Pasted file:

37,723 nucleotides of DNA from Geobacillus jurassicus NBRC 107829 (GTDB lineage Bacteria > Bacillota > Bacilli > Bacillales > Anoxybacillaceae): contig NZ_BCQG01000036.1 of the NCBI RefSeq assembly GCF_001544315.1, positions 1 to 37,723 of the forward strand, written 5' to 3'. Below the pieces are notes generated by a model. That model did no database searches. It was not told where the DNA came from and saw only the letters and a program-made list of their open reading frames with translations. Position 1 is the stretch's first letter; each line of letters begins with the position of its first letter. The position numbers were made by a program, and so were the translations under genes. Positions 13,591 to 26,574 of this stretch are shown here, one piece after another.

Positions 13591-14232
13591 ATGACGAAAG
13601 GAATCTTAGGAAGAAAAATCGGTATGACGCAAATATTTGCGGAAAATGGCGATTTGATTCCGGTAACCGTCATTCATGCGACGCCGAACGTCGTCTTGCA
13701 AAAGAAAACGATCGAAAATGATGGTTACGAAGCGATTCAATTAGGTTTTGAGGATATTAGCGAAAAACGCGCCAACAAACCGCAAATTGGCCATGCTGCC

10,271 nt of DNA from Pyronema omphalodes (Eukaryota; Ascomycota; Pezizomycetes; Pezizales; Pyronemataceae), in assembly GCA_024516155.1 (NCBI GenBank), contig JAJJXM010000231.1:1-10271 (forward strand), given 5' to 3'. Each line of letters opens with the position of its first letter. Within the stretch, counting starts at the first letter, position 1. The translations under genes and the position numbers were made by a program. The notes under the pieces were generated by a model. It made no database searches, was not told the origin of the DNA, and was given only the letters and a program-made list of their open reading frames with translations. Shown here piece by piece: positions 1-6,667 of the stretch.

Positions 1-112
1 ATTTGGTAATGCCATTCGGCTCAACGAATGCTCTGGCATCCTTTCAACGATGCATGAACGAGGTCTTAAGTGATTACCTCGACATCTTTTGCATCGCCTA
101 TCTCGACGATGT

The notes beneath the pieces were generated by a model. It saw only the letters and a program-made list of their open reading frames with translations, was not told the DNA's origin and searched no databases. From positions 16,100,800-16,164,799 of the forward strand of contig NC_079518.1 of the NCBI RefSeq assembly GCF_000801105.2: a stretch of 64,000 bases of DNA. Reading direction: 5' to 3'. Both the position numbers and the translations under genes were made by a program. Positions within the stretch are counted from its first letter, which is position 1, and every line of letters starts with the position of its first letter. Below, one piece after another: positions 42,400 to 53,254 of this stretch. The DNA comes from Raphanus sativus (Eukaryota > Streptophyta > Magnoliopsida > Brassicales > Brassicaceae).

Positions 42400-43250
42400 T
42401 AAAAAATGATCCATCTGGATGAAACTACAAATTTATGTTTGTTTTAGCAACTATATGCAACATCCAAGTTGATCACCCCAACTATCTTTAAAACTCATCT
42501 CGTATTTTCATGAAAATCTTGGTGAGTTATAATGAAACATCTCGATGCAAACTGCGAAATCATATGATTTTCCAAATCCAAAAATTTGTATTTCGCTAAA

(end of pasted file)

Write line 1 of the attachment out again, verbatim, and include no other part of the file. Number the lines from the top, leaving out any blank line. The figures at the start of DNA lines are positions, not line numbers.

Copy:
37,723 nucleotides of DNA from Geobacillus jurassicus NBRC 107829 (GTDB lineage Bacteria > Bacillota > Bacilli > Bacillales > Anoxybacillaceae): contig NZ_BCQG01000036.1 of the NCBI RefSeq assembly GCF_001544315.1, positions 1 to 37,723 of the forward strand, written 5' to 3'. Below the pieces are notes generated by a model. That model did no database searches. It was not told where the DNA came from and saw only the letters and a program-made list of their open reading frames with translations. Position 1 is the stretch's first letter; each line of letters begins with the position of its first letter. The position numbers were made by a program, and so were the translations under genes. Positions 13,591 to 26,574 of this stretch are shown here, one piece after another.